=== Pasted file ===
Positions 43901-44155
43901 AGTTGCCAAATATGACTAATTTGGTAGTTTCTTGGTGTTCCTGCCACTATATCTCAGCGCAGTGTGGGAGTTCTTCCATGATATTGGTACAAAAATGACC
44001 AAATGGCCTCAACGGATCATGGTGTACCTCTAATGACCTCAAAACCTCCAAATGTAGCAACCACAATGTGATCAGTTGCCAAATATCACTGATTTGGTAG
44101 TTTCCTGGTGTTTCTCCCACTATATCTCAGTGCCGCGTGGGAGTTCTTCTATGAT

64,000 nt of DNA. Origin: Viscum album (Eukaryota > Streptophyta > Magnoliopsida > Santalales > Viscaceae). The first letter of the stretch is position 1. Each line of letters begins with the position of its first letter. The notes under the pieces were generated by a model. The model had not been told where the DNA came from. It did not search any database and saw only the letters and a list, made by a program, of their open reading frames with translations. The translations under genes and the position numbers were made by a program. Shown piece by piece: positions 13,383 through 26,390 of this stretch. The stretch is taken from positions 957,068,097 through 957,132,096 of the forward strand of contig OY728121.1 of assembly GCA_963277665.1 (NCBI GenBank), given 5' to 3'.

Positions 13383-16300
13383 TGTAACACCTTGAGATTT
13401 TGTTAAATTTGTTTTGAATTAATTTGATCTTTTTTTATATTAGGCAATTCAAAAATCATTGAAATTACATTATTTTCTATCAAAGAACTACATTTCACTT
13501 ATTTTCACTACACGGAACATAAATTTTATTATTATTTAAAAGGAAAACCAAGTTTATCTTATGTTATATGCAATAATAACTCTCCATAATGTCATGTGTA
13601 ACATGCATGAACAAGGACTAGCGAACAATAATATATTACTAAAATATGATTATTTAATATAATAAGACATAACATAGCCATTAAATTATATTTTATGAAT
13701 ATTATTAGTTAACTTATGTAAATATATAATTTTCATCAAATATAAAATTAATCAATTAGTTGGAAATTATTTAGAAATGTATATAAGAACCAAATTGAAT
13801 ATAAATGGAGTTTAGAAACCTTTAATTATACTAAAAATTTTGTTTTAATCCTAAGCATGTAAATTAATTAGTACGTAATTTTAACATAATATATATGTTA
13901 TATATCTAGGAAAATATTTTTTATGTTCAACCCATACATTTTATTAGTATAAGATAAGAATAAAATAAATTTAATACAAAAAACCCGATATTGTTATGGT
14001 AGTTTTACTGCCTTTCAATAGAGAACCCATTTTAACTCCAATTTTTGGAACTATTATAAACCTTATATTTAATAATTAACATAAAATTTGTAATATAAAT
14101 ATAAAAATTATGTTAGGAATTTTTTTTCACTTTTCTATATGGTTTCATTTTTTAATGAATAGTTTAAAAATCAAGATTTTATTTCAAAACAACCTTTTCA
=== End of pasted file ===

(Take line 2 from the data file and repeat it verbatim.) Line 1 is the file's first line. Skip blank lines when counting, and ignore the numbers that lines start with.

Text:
43901 AGTTGCCAAATATGACTAATTTGGTAGTTTCTTGGTGTTCCTGCCACTATATCTCAGCGCAGTGTGGGAGTTCTTCCATGATATTGGTACAAAAATGACC